Smartphones & QR Codes In Church: How Congregants Leverage Tech To Save Paper

qrcode.pngBy Joseph Mutidjo, Reporter, Smallbiztechnology
In one Episcopalian community just east of downtown Atlanta, parishioners can pull out their smartphone during church service, and no one raises an eyebrow.
Holy Trinity Parish in Decatur, GA, recently started making their service bulletins accessible online through QR codes. QR codes, or Quick Response codes, are those square, black and white, two-dimensional codes that have been popping up on print ads, billboards and even on television. When a QR code is read with a mobile device camera, it can open up a website URL or display contact details, videos, images and more.
Holy Trinity’s weekly service bulletin includes instructions for worship from the Book of Common Prayer, and notices of ministry opportunities. Since the printed bulletin can easily reach 20 pages, and with a regular Sunday attendance of about 250, the parish knew something had to be done to alleviate their paper usage.
“The Green Ministry is one of our core ministries and we are constantly looking for ways to use less paper, while still providing lots of information to parishioners on Sunday mornings,” said Laurie Foley, a long-time parishioner and brand strategist. “Our interim rector and communications committee imagined it and explored the possibility of QR codes with our electronic media director, who worked out the details. The Vestry, the lay leadership of the church, was encouraging.”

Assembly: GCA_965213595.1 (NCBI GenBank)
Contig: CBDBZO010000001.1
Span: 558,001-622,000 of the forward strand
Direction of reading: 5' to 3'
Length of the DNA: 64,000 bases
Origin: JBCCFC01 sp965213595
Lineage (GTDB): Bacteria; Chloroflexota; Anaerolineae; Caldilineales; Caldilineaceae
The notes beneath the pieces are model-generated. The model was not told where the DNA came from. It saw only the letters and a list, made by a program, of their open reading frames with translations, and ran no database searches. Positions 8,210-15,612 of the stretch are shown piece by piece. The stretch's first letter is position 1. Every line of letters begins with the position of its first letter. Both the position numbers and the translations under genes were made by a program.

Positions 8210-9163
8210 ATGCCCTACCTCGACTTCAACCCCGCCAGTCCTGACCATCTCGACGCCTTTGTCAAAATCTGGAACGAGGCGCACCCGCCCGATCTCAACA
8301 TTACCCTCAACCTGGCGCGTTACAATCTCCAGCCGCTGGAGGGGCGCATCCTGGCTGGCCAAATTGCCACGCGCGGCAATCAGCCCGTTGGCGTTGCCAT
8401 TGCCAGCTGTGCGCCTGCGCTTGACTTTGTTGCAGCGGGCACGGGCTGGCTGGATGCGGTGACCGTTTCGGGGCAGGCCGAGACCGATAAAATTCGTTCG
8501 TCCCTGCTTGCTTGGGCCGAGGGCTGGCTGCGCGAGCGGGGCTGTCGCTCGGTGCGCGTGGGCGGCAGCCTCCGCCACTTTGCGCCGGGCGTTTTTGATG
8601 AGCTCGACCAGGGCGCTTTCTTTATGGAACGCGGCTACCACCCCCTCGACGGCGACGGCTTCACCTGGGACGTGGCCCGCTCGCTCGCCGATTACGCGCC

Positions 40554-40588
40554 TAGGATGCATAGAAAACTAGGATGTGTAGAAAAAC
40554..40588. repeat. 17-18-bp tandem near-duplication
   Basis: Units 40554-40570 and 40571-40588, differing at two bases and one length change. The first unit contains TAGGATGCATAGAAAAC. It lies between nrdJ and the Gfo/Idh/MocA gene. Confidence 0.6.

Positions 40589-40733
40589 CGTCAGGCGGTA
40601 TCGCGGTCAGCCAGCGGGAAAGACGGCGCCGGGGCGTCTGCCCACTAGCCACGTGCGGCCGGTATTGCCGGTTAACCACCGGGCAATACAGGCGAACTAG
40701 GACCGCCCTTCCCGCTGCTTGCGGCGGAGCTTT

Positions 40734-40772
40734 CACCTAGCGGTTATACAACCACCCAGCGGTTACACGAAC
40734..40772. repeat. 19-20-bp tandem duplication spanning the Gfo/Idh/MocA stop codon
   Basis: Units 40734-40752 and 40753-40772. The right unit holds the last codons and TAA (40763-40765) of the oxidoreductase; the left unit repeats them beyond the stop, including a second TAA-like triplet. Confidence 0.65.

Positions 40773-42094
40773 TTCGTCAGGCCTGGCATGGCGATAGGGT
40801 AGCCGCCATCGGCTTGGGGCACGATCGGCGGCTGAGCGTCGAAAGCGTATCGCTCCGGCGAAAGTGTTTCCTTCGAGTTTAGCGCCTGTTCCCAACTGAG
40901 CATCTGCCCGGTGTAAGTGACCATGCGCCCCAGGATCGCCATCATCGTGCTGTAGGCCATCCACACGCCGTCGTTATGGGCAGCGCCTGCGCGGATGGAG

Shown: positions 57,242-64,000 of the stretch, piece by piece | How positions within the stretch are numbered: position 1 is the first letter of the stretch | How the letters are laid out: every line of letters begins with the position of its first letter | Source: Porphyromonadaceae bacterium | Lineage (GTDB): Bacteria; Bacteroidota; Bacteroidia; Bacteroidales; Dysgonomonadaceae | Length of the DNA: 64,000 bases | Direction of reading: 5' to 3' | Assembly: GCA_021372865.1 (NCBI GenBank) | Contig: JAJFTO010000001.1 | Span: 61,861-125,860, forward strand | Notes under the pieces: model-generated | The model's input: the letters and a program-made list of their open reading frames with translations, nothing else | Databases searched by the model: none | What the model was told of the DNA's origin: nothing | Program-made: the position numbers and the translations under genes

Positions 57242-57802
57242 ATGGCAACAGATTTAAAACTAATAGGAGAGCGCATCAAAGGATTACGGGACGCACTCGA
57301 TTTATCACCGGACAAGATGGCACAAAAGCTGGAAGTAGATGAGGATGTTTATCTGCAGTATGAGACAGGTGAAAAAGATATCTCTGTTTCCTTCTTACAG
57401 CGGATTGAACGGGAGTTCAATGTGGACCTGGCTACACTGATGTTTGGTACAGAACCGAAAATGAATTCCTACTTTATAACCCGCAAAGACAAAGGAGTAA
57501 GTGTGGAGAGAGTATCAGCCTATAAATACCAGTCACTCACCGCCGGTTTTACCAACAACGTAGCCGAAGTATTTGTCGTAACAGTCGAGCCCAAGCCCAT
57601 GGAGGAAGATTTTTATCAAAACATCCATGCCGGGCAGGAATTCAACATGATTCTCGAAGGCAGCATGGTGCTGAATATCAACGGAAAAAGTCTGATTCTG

Apart from using technology to save paper, Holy Trinity also has a solar array on the church roof to help cut their power bill. Their solar system is tied to a web-based monitoring application, so parishioners can check power generation data online.
Holy Trinity generates their QR codes via Google Code’s Chart API, a free application. The code is currently printed inside the back cover of the service bulletin, and will soon be placed on bulletin boards. Parishioners can scan the code using one of the many free QR code reader apps available for mobile devices. Once scanned, they are directed to a page on the church’s website, which displays a PDF version of the bulletin. For those without a camera on their device, a shortened URL is also provided.
Since this unfamiliar technology was being introduced to a traditional congregation—“We’re Episcopalians so we’re not famous for embracing change!” remarked Foley—the QR code option was announced several times before and during services. It was also mentioned in the parish’s weekly emails and other regular communications. Certain individuals were identified for support to answer questions and help fellow parishioners set up their reader and learn how it works.
Apart from Google’s offering, there are a variety of other free and fee-based QR code generators available. Sites like QReate & Track and QReateBUZZ add analytic tools to its service so users can track in real-time the success of their QR code campaign.
QR codes are not only hip, but are effective and engaging marketing tools for small businesses and organizations. Placed on a business card or flier, it quickly grabs attention and tickles an audience’s curiosity. They’ve been creatively used to reveal special, code-only promotions, open funny videos and photos, and as in the case of Holy Trinity, advance a congregation into a more paperless era.


About Joseph Mutidjo

Joseph is a writer at Smallbiztechnology. His first taste of home computing was the Tandy 1000. He continues to be fascinated with how technology makes life easier and more efficient.

  • pdstein007

    Good stuff, Joseph. I’m starting to see more churches using QR codes. For anyone interested in seeing their church make better use of QR codes, I wrote a post last week:
    QR Codes: 10 Ways Churches Can Use Them